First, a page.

LAWRENCE — Wednesday's divided U.S. Supreme Court decision that nonunion workers cannot be forced to pay fees to unions that represent them in bargaining will likely tie the hands of many unions, according to a University of Kansas political sociologist.
The Supreme Court ruled 5-4 in Janus v. AFSCME, which was one of the most hotly contested and most-watched cases of the court's current term.
David Smith, professor of sociology, is available to discuss implications of the ruling. His research portfolio takes place at the intersection of political sociology, political psychology and political economy. He is currently studying the attitudes of supporters of President Donald Trump.
"The Janus decision weakens the labor movement as a whole, because the public sector unions have been exceptionally strong. Much has been said about the decline of organized labor in recent decades, but unions that represent public sector workers, such as teachers, fire fighters, and others, have remained uncommonly strong. Now we'll see if that remains true, under more trying circumstances," Smith said.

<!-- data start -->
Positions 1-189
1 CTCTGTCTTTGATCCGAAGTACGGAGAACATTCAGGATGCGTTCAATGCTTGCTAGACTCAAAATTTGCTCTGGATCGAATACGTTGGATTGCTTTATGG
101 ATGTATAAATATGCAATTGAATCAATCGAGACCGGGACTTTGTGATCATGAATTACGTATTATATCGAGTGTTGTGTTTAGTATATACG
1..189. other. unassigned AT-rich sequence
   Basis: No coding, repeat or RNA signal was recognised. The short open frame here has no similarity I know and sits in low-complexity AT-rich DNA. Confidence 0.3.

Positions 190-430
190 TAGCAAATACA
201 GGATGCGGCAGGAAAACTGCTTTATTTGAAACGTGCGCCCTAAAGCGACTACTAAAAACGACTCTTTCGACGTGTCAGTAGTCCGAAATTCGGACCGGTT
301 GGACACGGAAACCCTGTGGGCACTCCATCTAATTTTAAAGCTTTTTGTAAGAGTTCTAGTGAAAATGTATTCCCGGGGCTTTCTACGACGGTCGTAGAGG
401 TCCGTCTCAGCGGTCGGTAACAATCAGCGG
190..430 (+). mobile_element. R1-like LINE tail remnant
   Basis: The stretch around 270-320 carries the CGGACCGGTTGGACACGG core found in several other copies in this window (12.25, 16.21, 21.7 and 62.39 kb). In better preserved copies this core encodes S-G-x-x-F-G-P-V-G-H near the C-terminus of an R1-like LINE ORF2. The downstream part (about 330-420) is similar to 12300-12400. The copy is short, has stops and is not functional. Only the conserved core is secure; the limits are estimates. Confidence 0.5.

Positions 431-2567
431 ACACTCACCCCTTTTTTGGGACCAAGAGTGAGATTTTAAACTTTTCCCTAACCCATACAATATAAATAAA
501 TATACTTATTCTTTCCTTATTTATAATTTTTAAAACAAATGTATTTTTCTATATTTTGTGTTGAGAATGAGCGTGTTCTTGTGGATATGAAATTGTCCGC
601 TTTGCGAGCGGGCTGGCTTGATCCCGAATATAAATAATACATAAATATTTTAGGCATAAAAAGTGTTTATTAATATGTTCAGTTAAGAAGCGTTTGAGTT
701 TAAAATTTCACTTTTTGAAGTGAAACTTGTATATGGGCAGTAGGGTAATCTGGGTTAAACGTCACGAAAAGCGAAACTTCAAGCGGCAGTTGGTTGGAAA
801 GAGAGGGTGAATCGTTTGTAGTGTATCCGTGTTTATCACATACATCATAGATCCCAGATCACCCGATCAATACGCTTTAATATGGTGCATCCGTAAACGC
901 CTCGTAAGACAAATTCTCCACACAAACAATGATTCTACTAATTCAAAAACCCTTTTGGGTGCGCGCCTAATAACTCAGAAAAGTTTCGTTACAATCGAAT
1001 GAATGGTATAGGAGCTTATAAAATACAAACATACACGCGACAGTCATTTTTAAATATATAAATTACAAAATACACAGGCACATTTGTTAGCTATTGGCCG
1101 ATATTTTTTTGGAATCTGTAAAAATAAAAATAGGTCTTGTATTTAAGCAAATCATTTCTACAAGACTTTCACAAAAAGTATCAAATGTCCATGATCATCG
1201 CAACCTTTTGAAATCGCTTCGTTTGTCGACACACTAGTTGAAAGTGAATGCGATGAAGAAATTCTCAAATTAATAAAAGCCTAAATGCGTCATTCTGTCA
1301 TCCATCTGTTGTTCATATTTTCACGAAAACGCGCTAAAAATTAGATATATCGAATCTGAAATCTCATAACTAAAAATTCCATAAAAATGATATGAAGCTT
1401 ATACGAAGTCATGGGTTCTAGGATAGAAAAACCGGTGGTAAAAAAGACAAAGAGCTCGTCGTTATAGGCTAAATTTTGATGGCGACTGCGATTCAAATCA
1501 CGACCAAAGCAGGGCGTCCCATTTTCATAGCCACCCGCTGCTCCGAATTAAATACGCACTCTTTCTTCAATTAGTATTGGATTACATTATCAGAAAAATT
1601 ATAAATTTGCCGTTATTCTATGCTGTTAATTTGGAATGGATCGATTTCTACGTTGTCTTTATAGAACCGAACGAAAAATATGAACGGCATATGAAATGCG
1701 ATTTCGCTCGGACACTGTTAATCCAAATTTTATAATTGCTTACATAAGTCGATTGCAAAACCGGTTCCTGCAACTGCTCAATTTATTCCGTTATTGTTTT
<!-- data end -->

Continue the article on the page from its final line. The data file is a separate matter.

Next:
Because labor unions still represent more than 10 million people in the nation, their ability to respond to the ruling should not be underestimated, he added.
"But the Janus decision ties their hands. Until now, unions have been allowed by previous Supreme Court decisions to collect 'fair-share fees' from nonmembers in units they represent in collective bargaining over pay and benefits," Smith said. "Those fees pay only for costs associated with bargaining, not for politics. But the Janus decision now allows workers to opt out of paying those fees, even though they will continue to reap the benefits of the union's collective bargaining and the union dues paid by their co-workers."